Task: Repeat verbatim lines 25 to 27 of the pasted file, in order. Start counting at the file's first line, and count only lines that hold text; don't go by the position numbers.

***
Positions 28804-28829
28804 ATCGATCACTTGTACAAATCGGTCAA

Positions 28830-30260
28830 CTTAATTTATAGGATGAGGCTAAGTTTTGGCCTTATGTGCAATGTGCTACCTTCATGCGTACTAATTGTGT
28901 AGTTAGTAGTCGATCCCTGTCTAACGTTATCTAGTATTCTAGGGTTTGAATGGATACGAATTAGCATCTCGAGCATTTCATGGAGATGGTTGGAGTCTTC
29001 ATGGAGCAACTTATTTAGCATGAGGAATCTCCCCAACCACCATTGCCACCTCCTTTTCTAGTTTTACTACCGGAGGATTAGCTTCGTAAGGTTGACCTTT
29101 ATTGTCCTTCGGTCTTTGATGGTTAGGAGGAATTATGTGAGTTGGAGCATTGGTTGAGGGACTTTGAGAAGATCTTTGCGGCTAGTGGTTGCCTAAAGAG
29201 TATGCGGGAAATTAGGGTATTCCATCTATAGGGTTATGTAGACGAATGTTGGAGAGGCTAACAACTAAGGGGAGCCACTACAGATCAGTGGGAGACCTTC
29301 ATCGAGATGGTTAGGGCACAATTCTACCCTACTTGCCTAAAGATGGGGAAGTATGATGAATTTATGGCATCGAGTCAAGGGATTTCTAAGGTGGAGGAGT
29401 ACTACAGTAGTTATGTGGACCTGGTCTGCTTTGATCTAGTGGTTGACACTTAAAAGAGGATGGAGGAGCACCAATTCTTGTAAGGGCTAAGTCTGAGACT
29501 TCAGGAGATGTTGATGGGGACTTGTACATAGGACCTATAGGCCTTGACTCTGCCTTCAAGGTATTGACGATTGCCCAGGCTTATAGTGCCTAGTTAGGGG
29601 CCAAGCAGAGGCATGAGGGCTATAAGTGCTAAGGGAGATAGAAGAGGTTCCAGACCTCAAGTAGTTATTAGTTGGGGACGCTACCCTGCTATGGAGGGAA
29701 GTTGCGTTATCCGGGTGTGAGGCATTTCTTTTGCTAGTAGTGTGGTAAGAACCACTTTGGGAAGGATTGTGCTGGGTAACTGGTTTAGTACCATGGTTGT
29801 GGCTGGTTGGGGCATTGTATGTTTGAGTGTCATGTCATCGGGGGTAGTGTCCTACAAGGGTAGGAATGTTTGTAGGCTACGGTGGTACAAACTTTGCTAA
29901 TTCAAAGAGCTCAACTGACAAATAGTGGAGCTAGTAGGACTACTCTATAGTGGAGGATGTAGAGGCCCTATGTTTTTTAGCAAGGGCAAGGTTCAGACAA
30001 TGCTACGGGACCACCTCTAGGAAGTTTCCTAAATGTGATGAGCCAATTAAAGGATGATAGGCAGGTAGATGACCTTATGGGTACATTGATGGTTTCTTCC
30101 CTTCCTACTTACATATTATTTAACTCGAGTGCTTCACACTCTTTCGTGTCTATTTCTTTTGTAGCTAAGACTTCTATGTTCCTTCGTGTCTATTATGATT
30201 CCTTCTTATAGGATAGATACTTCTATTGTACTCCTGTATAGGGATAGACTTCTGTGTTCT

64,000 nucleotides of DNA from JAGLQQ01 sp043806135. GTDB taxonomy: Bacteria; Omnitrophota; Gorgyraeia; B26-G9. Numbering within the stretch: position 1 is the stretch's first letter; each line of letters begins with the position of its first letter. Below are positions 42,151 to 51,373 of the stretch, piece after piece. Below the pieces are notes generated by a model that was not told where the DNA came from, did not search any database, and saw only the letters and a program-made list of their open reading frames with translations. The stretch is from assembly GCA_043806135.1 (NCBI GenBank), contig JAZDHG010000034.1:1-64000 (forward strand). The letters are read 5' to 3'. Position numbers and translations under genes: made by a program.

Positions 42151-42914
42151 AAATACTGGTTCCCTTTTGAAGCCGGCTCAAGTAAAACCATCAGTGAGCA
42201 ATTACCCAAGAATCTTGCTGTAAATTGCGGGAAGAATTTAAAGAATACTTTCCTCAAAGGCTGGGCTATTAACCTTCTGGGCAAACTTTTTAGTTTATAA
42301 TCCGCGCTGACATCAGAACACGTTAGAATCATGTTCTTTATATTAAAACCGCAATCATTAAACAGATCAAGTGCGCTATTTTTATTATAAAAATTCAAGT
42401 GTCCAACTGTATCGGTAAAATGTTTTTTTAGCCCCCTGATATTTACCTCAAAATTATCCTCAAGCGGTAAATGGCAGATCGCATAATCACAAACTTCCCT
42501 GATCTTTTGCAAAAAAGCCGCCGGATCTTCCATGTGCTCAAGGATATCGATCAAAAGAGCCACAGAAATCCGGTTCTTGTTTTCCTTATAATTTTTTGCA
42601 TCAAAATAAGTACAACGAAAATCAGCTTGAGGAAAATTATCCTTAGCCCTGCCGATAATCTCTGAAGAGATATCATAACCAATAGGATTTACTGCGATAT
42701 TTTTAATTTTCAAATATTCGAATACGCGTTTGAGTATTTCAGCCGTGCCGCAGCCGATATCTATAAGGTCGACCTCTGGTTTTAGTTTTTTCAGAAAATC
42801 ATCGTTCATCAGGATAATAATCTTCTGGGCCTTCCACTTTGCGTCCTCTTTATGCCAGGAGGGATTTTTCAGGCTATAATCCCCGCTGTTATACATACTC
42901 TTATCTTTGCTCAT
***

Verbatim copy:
42501 GATCTTTTGCAAAAAAGCCGCCGGATCTTCCATGTGCTCAAGGATATCGATCAAAAGAGCCACAGAAATCCGGTTCTTGTTTTCCTTATAATTTTTTGCA
42601 TCAAAATAAGTACAACGAAAATCAGCTTGAGGAAAATTATCCTTAGCCCTGCCGATAATCTCTGAAGAGATATCATAACCAATAGGATTTACTGCGATAT
42701 TTTTAATTTTCAAATATTCGAATACGCGTTTGAGTATTTCAGCCGTGCCGCAGCCGATATCTATAAGGTCGACCTCTGGTTTTAGTTTTTTCAGAAAATC